“When it came time for shoes, we went up to the shoe store in Salisbury on a bus. We’d all sit in a row (to try on shoes). We’d get two pair of shoes, one in the spring and one in the fall.”
Misenheimer graduated from Rockwell High School in the spring of 1952. A few days later, while visiting an aunt in China Grove, she got a call from Nazareth’s superintendent Thomas Moose.
“He called and wanted to know if I wanted to go to work. I said ‘yes, but where am I going?’ He had gotten me a job at Sunbeam Bakery in Salisbury. I was the secretary to the president. He said I didn’t need to interview. That was on a Wednesday and I had to be there Friday.”
She went back to Nazareth that day and packed her belongings. Twenty-four hours later Moose drove her to Salisbury.
“He took me to Salisbury to live with a girl that he had left there the year before. He didn’t even take my chest in the house. He just set it on the front porch and said, ‘here’s where you are going to be living.’ He gave me five dollars and said that would be enough until I got paid.”
Unbeknownst to Moose or the folks at Sunbeam, Misenheimer had applied for a job at a bank in Salisbury before graduation. Three months later the bank offered her a job.
“Working at a bank was what I really wanted to do. I hated to tell them at Sunbeam. They didn’t want me to leave. I don’t think I ever did convince them I wasn’t coming back. I went to work at the bank and stayed in banking the rest of my life.”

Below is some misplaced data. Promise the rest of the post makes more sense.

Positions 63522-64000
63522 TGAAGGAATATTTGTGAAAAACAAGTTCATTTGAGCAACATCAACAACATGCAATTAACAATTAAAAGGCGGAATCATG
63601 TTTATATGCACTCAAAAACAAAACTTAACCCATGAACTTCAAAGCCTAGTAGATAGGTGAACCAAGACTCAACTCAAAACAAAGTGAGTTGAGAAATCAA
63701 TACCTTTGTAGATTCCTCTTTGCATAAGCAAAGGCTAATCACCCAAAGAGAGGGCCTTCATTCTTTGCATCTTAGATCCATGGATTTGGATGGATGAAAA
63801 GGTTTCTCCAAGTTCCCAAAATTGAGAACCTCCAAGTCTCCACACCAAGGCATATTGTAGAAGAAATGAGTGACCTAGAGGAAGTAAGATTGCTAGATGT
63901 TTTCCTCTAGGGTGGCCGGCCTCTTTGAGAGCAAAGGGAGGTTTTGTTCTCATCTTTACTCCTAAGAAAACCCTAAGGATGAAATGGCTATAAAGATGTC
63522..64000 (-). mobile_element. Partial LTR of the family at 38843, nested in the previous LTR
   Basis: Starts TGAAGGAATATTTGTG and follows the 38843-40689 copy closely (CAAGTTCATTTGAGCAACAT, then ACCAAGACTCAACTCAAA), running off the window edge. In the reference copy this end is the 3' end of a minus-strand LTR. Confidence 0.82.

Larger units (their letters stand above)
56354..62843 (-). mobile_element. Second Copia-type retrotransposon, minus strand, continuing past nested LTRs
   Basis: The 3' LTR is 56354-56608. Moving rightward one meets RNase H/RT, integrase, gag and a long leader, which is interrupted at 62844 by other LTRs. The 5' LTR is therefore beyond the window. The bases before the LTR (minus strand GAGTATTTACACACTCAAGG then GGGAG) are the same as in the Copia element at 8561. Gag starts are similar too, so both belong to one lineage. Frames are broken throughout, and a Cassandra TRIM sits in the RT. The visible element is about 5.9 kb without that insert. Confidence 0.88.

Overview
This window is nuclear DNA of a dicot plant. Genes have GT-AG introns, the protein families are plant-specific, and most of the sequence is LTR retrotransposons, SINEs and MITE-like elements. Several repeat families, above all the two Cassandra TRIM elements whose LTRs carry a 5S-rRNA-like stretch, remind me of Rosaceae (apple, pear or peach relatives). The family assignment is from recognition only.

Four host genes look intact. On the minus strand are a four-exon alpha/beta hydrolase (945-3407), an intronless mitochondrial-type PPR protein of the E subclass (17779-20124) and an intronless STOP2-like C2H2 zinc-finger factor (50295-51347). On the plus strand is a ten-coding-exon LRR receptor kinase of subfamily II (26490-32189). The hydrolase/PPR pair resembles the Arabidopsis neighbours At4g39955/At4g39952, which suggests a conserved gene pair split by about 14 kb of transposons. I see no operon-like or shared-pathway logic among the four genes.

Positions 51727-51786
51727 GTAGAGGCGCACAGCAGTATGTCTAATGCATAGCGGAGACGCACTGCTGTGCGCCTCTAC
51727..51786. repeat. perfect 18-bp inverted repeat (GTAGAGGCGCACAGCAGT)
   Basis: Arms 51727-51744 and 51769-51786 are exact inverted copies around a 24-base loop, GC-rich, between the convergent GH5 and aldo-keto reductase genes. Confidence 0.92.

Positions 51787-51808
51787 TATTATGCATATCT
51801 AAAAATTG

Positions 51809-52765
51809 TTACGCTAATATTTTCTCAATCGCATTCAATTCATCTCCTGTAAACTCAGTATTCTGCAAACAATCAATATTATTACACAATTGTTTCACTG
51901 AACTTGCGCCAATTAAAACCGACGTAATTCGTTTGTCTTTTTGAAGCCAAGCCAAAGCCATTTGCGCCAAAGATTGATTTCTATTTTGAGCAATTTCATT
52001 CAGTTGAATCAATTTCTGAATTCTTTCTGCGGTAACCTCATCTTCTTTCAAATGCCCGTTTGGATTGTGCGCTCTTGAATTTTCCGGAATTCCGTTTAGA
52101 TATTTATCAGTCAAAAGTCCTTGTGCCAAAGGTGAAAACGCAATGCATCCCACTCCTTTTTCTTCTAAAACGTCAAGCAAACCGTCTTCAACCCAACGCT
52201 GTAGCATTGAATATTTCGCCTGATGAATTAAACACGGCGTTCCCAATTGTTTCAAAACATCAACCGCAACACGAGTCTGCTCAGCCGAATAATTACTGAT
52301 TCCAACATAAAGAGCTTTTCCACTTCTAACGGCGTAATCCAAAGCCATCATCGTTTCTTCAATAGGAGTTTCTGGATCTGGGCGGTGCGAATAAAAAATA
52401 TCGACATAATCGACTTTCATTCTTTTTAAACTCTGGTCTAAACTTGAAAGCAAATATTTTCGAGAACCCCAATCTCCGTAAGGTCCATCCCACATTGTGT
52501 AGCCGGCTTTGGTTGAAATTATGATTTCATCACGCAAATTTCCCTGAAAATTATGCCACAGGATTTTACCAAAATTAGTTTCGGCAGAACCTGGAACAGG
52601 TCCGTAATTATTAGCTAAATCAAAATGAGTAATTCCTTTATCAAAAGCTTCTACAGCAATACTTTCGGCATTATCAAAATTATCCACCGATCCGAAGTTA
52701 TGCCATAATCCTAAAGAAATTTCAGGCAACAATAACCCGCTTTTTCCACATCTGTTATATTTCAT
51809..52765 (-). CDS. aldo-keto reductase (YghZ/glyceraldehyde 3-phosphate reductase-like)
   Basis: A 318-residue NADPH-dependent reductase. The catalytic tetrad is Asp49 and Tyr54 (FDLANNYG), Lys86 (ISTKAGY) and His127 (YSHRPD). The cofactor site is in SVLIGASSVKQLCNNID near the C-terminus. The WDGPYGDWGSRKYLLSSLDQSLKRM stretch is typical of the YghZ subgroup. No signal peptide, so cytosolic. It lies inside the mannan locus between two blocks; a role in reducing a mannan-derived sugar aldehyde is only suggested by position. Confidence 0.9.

It was a busy year for Misenheimer. High school graduation in the spring, two new jobs by the fall and in December of 1952 she married her high school sweetheart Marvin Misenheimer. “We had the exact same GPA when we graduated,” she recalled with a smile.
They had two boys, Mark and Mike, who both remain in the area. Marvin passed away in 2010.
She started as a bookkeeper at the bank in the fall of 1952 but was destined for much more in the banking industry. When she retired more than 30 years later after her youngest son graduated from college, she was a loan officer and the secretary of the bank’s board of directors.
Misenheimer’s retirement hasn’t really been a retirement. It’s been a life filled with family, friends and community service.
“I stay really busy. I’m never at home. People say they can’t ever find me home. Right now, I’ve taken on something new. I’m volunteering for hospice and visiting hospice patients in addition to my work at the church and with the board at Nazareth.”
And it is Nazareth, she says, that has been the key to a life of fulfilment.
“I owe everything to Nazareth. That’s where I was disciplined and learned to do the things I did,” she said. “When I left, I knew how to cook, and I knew how to clean and take care of a household. I was also taught how to work with others. When I went to work, it wasn’t hard for me to work with people, because I had always been around people.
“I feel really fortunate to have lived at Nazareth. And I’m really appreciative of all that I got because it taught me everything.”
About Nazareth Child & Family Connection: Founded in 1906, Nazareth Child & Family Connection is committed to providing a safe and nurturing environment for every child, individual and families. In addition to the residential services for children and foster care program, Nazareth Child & Family Connection has outpatient facilities in Salisbury, Lexington and Albemarle serving individuals with mental health, substance abuse, developmental disabilities, as well as behavioral health needs.
Nazareth offers an array of services, including family foster care, adoptions, transitional living services for young adults, level two therapeutic residential, individual and group outpatient therapy, psychiatric services and outpatient substance abuse therapy in Rowan, Davidson and Stanly counties. If you would like more information about giving or volunteering at Nazareth, please contact Blair Wilson, Director of Development, at 704.279.5556 ext. 113 or by emailing email@example.com.